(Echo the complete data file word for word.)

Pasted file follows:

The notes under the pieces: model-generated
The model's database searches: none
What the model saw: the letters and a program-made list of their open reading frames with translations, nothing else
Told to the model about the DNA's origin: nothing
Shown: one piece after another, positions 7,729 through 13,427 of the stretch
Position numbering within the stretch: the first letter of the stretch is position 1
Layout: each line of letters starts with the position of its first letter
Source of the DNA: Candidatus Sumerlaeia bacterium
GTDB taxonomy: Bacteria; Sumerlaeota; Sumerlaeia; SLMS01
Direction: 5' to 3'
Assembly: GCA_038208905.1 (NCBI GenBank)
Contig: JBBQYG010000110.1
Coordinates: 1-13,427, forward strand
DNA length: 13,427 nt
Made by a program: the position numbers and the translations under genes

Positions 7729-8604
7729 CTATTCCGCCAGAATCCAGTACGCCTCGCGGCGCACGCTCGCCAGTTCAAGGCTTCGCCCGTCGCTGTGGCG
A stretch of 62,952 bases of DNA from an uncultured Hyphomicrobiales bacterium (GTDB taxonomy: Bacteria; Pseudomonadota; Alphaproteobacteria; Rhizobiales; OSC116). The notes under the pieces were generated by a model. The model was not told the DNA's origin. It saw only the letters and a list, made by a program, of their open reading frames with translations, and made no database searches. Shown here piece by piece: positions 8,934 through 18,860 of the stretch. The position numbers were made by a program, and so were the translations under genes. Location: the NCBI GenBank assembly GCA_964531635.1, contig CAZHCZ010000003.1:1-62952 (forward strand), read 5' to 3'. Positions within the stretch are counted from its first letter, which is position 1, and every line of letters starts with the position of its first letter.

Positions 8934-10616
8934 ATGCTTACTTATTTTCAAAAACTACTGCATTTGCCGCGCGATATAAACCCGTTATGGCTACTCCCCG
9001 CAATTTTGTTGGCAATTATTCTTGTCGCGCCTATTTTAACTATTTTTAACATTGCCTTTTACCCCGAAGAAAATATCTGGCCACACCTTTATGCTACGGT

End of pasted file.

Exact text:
The notes under the pieces: model-generated
The model's database searches: none
What the model saw: the letters and a program-made list of their open reading frames with translations, nothing else
Told to the model about the DNA's origin: nothing
Shown: one piece after another, positions 7,729 through 13,427 of the stretch
Position numbering within the stretch: the first letter of the stretch is position 1
Layout: each line of letters starts with the position of its first letter
Source of the DNA: Candidatus Sumerlaeia bacterium
GTDB taxonomy: Bacteria; Sumerlaeota; Sumerlaeia; SLMS01
Direction: 5' to 3'
Assembly: GCA_038208905.1 (NCBI GenBank)
Contig: JBBQYG010000110.1
Coordinates: 1-13,427, forward strand
DNA length: 13,427 nt
Made by a program: the position numbers and the translations under genes

Positions 7729-8604
7729 CTATTCCGCCAGAATCCAGTACGCCTCGCGGCGCACGCTCGCCAGTTCAAGGCTTCGCCCGTCGCTGTGGCG
A stretch of 62,952 bases of DNA from an uncultured Hyphomicrobiales bacterium (GTDB taxonomy: Bacteria; Pseudomonadota; Alphaproteobacteria; Rhizobiales; OSC116). The notes under the pieces were generated by a model. The model was not told the DNA's origin. It saw only the letters and a list, made by a program, of their open reading frames with translations, and made no database searches. Shown here piece by piece: positions 8,934 through 18,860 of the stretch. The position numbers were made by a program, and so were the translations under genes. Location: the NCBI GenBank assembly GCA_964531635.1, contig CAZHCZ010000003.1:1-62952 (forward strand), read 5' to 3'. Positions within the stretch are counted from its first letter, which is position 1, and every line of letters starts with the position of its first letter.

Positions 8934-10616
8934 ATGCTTACTTATTTTCAAAAACTACTGCATTTGCCGCGCGATATAAACCCGTTATGGCTACTCCCCG
9001 CAATTTTGTTGGCAATTATTCTTGTCGCGCCTATTTTAACTATTTTTAACATTGCCTTTTACCCCGAAGAAAATATCTGGCCACACCTTTATGCTACGGT